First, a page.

You have amazingly creepy yet fantastically beautiful characters and settings. How do they come to be?
I have always been drawn to that combination of creepy beautiful, even as a kid….especially as a kid. At this point, it’s an aesthetic that I am just really comfortable and familiar with. It’s hard to really say where my images come directly from though. It’s like all the characters and images that I have found interesting or appealing over time have gotten stuck in the back of my mind and melted together….so my characters sort of emerge from the influence stew that’s brewing in my subconscious.


What are your materials of choice?
Right now it’s all about the gouache, brown pastel paper and tiny brushes. 


I LOVE your use of drab and dark colors. What kinds of responses have you gotten from people about the colors, and moods set by them, in your pieces?
The response has generally been positive. I am very particular about how I mute my colors and the role they play in the images, so I hope that they have the effect I am going for.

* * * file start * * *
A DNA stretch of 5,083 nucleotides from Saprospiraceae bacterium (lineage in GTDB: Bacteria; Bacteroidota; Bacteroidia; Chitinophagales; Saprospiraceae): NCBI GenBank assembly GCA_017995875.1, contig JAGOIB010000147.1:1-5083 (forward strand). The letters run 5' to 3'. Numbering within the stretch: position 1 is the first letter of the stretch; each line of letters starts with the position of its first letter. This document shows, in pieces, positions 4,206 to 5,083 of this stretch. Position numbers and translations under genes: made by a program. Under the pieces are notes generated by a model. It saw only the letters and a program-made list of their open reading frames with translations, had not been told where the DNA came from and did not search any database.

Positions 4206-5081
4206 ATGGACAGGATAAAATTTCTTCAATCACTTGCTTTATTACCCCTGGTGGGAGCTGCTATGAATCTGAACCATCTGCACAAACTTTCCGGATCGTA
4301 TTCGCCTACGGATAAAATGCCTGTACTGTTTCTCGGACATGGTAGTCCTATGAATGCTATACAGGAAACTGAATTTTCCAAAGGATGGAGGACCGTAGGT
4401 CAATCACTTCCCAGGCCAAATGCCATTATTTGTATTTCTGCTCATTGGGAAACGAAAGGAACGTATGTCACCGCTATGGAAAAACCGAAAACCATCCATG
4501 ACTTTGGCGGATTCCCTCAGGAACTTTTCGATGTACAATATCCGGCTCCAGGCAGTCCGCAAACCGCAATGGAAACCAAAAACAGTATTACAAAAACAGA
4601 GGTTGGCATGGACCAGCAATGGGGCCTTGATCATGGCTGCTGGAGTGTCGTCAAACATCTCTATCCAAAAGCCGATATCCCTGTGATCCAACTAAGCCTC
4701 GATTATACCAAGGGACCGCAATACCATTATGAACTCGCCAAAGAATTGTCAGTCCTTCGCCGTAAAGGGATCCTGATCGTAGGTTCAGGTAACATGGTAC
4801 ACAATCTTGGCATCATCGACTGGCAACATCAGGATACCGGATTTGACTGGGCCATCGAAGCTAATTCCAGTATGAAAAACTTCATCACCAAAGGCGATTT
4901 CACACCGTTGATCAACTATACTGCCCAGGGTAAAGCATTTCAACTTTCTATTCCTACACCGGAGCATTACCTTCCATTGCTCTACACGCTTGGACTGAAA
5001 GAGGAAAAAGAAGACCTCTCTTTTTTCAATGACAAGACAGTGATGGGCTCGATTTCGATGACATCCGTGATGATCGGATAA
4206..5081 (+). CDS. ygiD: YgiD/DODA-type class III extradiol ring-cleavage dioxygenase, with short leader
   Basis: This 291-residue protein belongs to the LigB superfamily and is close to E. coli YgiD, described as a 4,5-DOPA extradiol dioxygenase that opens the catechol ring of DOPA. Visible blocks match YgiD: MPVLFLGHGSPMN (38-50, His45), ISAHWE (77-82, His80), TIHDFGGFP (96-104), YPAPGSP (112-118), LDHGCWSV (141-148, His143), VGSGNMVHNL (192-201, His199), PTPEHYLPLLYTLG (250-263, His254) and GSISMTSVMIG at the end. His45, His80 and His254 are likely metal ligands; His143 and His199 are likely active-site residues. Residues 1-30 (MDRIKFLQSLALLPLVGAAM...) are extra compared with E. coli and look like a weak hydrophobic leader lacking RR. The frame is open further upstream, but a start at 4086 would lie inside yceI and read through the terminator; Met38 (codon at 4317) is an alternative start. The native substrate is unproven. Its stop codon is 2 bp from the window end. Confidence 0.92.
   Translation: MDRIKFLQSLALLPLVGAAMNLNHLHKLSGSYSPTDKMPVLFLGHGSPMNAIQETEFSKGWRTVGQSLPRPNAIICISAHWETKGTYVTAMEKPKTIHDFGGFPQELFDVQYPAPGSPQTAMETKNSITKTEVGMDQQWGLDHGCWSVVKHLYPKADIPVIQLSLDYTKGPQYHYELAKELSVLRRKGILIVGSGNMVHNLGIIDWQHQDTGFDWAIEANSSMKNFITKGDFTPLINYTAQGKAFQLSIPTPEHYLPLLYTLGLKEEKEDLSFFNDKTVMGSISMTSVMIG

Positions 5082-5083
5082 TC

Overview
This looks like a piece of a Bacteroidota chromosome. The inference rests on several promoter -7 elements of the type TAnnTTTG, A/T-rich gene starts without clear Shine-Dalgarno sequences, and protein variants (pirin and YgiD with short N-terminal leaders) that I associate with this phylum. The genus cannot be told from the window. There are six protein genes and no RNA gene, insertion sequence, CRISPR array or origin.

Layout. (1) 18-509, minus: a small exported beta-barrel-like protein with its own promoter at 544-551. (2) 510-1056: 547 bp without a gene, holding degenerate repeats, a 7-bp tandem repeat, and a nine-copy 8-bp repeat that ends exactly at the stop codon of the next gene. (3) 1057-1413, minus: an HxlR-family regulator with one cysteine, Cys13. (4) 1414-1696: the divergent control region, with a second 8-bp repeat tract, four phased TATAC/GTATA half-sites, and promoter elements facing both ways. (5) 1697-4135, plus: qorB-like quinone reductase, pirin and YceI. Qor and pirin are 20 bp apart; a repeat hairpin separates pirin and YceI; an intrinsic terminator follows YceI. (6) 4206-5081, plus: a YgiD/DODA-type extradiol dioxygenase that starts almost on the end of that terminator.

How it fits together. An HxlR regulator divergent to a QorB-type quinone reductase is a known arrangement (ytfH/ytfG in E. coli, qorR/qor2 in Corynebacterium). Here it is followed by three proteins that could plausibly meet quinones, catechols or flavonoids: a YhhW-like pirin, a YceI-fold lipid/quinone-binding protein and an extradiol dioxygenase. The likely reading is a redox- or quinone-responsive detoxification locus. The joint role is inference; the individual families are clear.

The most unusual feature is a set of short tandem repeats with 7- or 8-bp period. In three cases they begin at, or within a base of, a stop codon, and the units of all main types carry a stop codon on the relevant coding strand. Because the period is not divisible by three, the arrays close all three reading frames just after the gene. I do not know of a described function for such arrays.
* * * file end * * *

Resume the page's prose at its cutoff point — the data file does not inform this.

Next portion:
Is there much planning with your pieces or does your process stay pretty loose? Like, is there room for happy accidents or are they all horrible mistakes?
I am always trying to loosen myself up, worry less about the outcome of the piece and enjoy the process more. My latest pieces were an attempt at abstraction and improvisation, so there is definitely more room for accidents now as opposed to the more literal work I was doing a year or so ago. All of my pieces begin as a particular idea though, and while some end with the same idea, some turn into something else over time. I always leave room for improvisation in the details though. That way, I stay interested.